BTG Reports Positive Results from First Study Investigating BGC20-0166 in Obstructive Sleep Apnoea Patients

BTG Reports Positive Results from First Study Investigating BGC20-0166 in Obstructive Sleep Apnoea Patients

BTG Reports Positive Results from First Study Investigating BGC20-0166 in Obstructive Sleep Apnoea Patients

London, UK and West Conshohocken, PA, 10 April 2008: BTG (LSE: BGC), the life sciences company, today reports additional details from its positive clinical proof of concept study of BGC20-0166 in subjects with mild to severe obstructive sleep apnoea.BGC20-0166 is a novel combination of two marketed serotonin modulating drugs being developed for the treatment of obstructive sleep apnoea syndrome (OSA). OSA is a sleep-related breathing disorder that affects more than 12 million adults in the US, according to the National Institutes of Health, making OSA as common as adult diabetes. BGC20-0166 has the potential to significantly advance the management of OSA as there are currently no approved drug therapies to treat this disorder.

In this initial proof of concept study, 39 subjects diagnosed with OSA received placebo, a single agent or one of two doses of BGC20-0166 daily for a period of 28 days. Each subject’s apnoea-hypopnoea index (AHI) was measured in overnight sleep laboratory polysomnograph studies on days 14 and 28. The primary endpoint was a reduction in the AHI at day 28. The treatment group receiving the high-dose combination demonstrated a statistically significant reduction in AHI compared to subjects receiving placebo at both day 14 and 28. AHI was reduced by a mean of 40% in this treatment group, with individual responses ranging between 10% and 85%.

Three of ten subjects in the high-dose group were considered complete responders, with a reduction in AHI of 50% or more and an AHI below 10 at day 28. In addition to the observed overall reduction of AHI, subjects in the high-dose treatment group showed reduced AHI in both REM and non-REM sleep stages and independent of sleep position. Subjects in the high-dose treatment group also showed a trend towards improved oxygen saturation levels relative to placebo, a measure which is directly correlated with improved sleep-related breathing. These improvements in clinically accepted measures of obstructive sleep apnoea severity were not associated with a change in sleep architecture that has been reported for other candidate pharmacotherapies previously investigated for the treatment of sleep apnoea.

The results from this trial demonstrate the potential of this pharmacotherapy to decrease sleep apnoea in some patients and to normalise it in others. Future research is needed to more precisely define the role of BGC20-0166 in the clinicians armamentarium of apnoea therapy,” said sleep expert, Dr Thomas Roth, current Director of the Sleep Disorders and Research Center at Henry Ford Hospital and former president of the National Sleep Foundation, who is serving as an advisor to the BTG programme.

The BGC20-0166 drug combination is based on our understanding of the serotonin neuropharmacology associated with sleep-related breathing,” said Dr Russell Hagan, Head of R&D at BTG. “We are encouraged by the positive findings from this trial, and we believe that BGC20-0166 could be an effective therapy for a significant proportion of sleep apnoea patients.”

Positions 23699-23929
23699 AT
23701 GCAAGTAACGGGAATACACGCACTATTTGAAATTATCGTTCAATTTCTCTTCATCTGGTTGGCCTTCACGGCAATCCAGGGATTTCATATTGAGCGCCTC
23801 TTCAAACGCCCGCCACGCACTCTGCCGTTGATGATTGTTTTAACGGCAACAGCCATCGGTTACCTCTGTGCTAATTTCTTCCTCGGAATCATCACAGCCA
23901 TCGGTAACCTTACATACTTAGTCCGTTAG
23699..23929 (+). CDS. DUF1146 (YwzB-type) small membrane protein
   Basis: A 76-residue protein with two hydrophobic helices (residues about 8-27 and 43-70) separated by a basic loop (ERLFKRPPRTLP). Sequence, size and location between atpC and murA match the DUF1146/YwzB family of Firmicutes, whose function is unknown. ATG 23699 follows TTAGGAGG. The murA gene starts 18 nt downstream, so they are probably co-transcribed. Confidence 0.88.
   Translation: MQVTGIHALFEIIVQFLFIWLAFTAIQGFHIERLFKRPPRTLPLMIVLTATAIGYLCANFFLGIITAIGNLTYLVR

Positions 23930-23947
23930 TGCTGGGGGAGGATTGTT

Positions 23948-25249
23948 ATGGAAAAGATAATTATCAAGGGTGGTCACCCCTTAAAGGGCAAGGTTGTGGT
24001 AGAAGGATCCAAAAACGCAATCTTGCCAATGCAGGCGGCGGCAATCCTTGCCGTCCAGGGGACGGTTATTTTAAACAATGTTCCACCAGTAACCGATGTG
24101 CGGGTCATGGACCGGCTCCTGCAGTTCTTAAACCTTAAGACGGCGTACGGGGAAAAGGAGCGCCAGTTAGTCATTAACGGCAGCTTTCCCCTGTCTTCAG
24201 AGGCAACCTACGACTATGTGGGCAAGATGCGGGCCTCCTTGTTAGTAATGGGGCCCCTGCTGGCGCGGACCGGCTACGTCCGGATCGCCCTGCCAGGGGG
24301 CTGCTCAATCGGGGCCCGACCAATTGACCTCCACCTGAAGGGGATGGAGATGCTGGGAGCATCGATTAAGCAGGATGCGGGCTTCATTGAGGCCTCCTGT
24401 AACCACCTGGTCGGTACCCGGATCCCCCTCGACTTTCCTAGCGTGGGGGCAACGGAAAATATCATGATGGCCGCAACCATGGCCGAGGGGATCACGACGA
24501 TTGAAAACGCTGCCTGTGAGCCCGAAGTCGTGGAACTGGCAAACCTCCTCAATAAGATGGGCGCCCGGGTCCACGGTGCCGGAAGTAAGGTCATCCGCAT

BGC20-0166 was shown to be well-tolerated with no significant difference in reported side-effects between active and placebo treatment groups. BTG is continuing with both non-clinical studies and the development of a proprietary product formulation with its partner Collegium Pharmaceutical in preparation for US IND submission.

About Obstructive Sleep Apnoea (OSA)

OSA is defined as the cessation of breathing during sleep for a period of 10 seconds or more with a frequency of 5 or more events per hour of sleep. Sleep apnoea is associated with increased risk of cardiovascular disease including hypertension, heart failure and stroke and with increased risk of auto vehicle fatalities. OSA symptoms include daytime somnolence and decreased function, and are frequently first recognised by a sleep partner, as patients routinely do not realise disrupted breathing. Formal diagnosis of OSA usually requires an overnight sleep lab polysomnograph study. The current standard of care for OSA patients is treatment of the disease using a variation of a continuous positive airway pressure device (CPAP), which has been shown to be effective in reducing the apnoea-hypopnoea index in OSA patients. However, the overall clinical benefit of CPAP is limited by relatively poor patient compliance rates reported for OSA patients. Despite low rates of patient compliance, the global CPAP device market exceeded $1B in 2007. Other less frequently prescribed treatment options for OSA patients include surgery, dental appliances and sleep position training. Currently there are no FDA-approved drugs for the safe and effective treatment of Obstructive Sleep Apnoea.

For further information contact:

BTG
Andy Burrows, Director of Investor Relations
+44 (0)207 575 1741

Nicole Yost, Head of Marketing
+44 (0)207 575 1619

Dr Thomas Logan, Vice President, Business & Product Development
+1 610 943 3518

About BTG
BTG in-licenses, develops and commercialises pharmaceuticals principally in the areas of neuroscience and oncology. The company has a substantial and growing revenue stream of royalties from out-licensed products and a broad, expanding internal pipeline of development programmes. BTG operates from offices in London, Philadelphia and Osaka. For further information, visit: www.btgplc.com.

Back to press releases